Companions, playmates and status-symbols: pet-keeping in Medieval England
Urmson, Ceri Jade (2016) Companions, playmates and status-symbols: pet-keeping in Medieval England. MSc(Res) thesis, University of Nottingham.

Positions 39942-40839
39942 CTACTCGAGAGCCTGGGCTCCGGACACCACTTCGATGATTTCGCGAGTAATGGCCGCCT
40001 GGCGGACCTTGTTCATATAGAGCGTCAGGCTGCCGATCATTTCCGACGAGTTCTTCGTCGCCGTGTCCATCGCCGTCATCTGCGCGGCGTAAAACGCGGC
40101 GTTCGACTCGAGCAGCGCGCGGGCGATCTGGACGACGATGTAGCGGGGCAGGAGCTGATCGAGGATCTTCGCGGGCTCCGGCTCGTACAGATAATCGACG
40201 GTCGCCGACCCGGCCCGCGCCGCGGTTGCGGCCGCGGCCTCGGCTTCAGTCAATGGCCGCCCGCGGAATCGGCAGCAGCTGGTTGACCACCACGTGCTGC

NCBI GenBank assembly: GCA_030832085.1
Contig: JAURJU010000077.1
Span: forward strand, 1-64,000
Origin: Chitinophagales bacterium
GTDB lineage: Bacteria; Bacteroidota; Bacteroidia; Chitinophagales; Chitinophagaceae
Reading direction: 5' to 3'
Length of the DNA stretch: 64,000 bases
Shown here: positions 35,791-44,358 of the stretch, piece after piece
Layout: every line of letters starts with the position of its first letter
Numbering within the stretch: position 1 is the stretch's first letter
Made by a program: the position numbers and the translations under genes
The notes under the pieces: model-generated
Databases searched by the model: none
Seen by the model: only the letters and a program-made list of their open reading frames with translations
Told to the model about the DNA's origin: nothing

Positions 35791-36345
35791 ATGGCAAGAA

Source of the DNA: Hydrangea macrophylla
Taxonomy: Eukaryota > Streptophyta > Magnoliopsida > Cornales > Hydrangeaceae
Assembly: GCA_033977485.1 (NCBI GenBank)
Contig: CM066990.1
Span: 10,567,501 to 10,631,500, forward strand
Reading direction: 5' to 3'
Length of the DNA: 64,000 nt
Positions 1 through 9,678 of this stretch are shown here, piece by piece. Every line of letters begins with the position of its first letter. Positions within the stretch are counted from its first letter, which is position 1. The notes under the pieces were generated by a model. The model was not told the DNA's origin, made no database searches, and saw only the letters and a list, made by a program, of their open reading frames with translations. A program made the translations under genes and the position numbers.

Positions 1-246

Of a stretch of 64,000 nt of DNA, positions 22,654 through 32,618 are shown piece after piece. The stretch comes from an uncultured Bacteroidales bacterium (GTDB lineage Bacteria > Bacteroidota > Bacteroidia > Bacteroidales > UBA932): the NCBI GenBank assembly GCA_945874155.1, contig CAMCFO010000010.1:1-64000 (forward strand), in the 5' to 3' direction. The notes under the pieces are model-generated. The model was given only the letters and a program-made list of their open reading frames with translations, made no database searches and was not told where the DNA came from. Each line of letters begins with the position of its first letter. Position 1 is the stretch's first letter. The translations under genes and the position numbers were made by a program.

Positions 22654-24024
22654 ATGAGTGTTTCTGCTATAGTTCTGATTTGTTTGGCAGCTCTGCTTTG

This dissertation examines archaeological evidence for pet keeping in Britain from the mid-1st Century AD until the 15th Century AD, to investigate past relationships between people and their pets. This thesis focusses on the presence of certain species (rabbits, squirrels) on archaeological sites and compile a spreadsheet with the data gathered, including sex, age, associated deposits and any visible pathologies. Both recent academic work and the documentary evidence show that pet keeping was more popular among children and women, and in the Middle Ages, both male and female members of the clergy; therefore this would suggest that pets are more likely to be present at sites frequented by these social subgroups, e.g. urban and ecclesiastical sites. This thesis will also discuss if the inclusion of pets in their owner’s grave would be archaeologically recognisable, and if not then why this would be the case. It also aims to address how common this practise was during the time stretching between the Iron Age to the end of the Middle Ages, and if there are any potential British examples of pet/human burials from this time period.
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